Dr Strange – A Fresh Take on Marvel’s Superhero Genre


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Generally Marvel films tend to be good. Some are excellent trips away from reality into the fantastic connected realm of the MCU (Marvel Cinematic Universe) while others tend to be mediocre at best (Thor films I’m looking at you). That being said with the exception of Iron Man 3 the MCU hasn’t really committed any real sins in cinema.

Yes.  Iron Man 3 sucks ass but I’m not going to get into that fucking rant again in case I start a keyboard warrior war. Just kidding, but seriously I’m not. Iron Man 3 was a joke, but we’re here to talk about Marvel Studios latest offering Dr Strange.

Dr Strange is Marvel’s first real foray into the realm of magic. Now when I say magic some of you might argue that magic is already present in terms of Thor. Difference is the way magic is sold or served up in Dr Strange. In Thor and Thor: The Dark World what we perceive as magic is seen as their advancements in science. Whereas in Dr Strange we’re finally introduced to the mystical element of the MCU. Things are not always meant to make sense in this wonderful new realm or realms rather that we are thrown into in this origin story.

Origin story you ask? Yes this is indeed yet another origin story and while it is typically formulaic in its narrative as many other Marvel Studios origin stories that have come before it, Dr Strange still possesses a rather unique twist on the genre.

Dr Strange tells the tale of Dr Stephen Strange, a gifted neurosurgeon whose arrogance and sense of humour are reminiscent of the first time we were introduced to Tony Stark. That being said Benedict Cumberbatch’s character before his transformation and lesson in humility is far more likeable than that of Tony Stark before he became Iron Man. Without giving away any spoilers, the doctor is racing along to some fancy do and ends up in a brutal road accident which leaves him both close to death and with permanent nerve damage in his prized possessions as a surgeon, his hands. He sets off to waste his fortune on trying all sorts of experimental procedures in order to continue his arrogant romp as one of the world’s best surgeons. Obviously he fails to find the cure to his dilemma. He ends up in a move of desperation flying to Kathmandu Nepal to seek out a character named the Ancient One, played fantastically by the ever talented Tilda Swinton. It’s here where Dr Strange is trained in the mystic arts and where he makes a transformation from arrogant rich prick to protector of our realm.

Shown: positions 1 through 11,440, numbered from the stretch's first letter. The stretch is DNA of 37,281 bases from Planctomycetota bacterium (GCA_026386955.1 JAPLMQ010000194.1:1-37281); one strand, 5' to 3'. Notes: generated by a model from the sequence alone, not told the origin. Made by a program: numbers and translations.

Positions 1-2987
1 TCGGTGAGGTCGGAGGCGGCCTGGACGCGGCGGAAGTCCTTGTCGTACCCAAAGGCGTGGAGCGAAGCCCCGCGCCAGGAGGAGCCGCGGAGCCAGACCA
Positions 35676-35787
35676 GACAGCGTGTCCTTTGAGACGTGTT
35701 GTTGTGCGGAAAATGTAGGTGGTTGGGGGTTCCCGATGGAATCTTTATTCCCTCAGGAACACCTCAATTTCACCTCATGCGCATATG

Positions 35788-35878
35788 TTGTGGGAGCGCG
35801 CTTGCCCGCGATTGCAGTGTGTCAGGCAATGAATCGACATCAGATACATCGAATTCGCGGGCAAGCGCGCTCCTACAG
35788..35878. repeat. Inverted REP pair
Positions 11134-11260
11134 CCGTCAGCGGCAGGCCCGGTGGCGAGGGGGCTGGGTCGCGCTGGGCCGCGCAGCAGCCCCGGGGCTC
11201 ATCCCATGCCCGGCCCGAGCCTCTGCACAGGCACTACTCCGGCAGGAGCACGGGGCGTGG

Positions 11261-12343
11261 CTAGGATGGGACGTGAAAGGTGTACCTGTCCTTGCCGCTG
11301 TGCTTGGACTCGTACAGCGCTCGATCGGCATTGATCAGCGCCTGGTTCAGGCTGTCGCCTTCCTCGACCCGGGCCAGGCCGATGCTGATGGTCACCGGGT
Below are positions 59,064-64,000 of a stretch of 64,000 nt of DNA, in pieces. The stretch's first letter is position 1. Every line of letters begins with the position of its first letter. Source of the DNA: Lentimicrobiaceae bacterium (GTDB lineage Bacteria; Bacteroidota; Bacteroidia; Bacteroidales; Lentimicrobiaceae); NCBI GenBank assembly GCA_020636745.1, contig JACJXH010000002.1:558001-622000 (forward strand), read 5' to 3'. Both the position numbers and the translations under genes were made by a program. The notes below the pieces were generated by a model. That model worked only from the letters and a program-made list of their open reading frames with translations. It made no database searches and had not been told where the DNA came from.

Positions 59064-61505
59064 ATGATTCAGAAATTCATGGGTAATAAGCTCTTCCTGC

The film as I said before might be yet another fucking origin story, sigh, why can’t we have more films that flashback cleverly? (Ahem Deadpool) That being said, the unique twist I spoke of comes in a couple of forms. Some critics have complained that everything moves along at too much of a quick and convenient pace. I think it’s refreshing change to the origin film structure and shouldn’t really bog you down even if you’re a film school alumni. These are comic book films not complex character studies, so I really don’t mind if the story progresses in a faster than usual fashion.

Visually the film is stunning. Many have compared the previewed sequences from the trailers to that of Inception’s, mind bending dream sequences. Yes perhaps they have borrowed some of this from the film visually but let’s take a moment to appreciate that the Dr Strange comics have been around for decades, so it could have been easy for Nolan to have borrowed some ideas for his film. By no means should people buy into the crap that this is an Inception rip off. The visuals and sequences are mesmerizing to say the least. It was unfortunate that the press screening was held at the rather shitty Ster Kinekor cinema nouveau at the V&A Waterfront on what felt like the overhead projector at school of cinema screens, but I’ve heard the film was filmed in 3D and IMAX 3D so I’ve already booked my tickets to see it a second time this Saturday. If you can spare the bucks I recommend making that trip to IMAX to enjoy this magical visual feast in the way it should be revered.